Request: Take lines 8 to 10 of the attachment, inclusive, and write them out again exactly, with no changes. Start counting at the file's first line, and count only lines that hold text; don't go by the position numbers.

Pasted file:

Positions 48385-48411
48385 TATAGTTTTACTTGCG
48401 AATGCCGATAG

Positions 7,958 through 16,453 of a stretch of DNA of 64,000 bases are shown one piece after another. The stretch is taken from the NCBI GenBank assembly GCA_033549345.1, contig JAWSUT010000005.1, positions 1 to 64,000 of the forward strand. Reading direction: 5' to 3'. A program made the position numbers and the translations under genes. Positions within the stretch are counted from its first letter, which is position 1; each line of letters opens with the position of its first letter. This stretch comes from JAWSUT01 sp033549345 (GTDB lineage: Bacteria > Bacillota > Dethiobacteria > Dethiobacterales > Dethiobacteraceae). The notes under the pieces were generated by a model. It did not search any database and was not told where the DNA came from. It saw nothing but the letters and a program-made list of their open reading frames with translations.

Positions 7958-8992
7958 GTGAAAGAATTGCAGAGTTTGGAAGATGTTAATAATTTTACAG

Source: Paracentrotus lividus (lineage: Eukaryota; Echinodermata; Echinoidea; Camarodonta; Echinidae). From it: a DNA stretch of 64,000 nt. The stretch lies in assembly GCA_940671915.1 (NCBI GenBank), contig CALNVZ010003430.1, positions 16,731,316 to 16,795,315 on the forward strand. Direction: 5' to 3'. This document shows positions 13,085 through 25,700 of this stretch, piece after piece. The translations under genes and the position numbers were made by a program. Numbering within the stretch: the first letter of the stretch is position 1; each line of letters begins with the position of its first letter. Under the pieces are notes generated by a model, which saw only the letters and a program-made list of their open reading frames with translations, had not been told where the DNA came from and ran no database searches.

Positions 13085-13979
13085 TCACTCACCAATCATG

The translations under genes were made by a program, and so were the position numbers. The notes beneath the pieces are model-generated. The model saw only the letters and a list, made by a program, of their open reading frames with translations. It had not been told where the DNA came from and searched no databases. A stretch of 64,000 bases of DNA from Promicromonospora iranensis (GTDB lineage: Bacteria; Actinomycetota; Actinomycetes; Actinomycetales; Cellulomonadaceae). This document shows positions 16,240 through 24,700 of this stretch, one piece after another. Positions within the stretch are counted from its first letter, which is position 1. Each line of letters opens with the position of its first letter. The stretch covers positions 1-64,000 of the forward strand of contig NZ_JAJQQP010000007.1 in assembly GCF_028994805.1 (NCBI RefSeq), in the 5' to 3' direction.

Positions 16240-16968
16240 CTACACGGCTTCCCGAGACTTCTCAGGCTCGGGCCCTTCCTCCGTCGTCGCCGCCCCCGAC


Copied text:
Positions 13085-13979
13085 TCACTCACCAATCATG

The translations under genes were made by a program, and so were the position numbers. The notes beneath the pieces are model-generated. The model saw only the letters and a list, made by a program, of their open reading frames with translations. It had not been told where the DNA came from and searched no databases. A stretch of 64,000 bases of DNA from Promicromonospora iranensis (GTDB lineage: Bacteria; Actinomycetota; Actinomycetes; Actinomycetales; Cellulomonadaceae). This document shows positions 16,240 through 24,700 of this stretch, one piece after another. Positions within the stretch are counted from its first letter, which is position 1. Each line of letters opens with the position of its first letter. The stretch covers positions 1-64,000 of the forward strand of contig NZ_JAJQQP010000007.1 in assembly GCF_028994805.1 (NCBI RefSeq), in the 5' to 3' direction.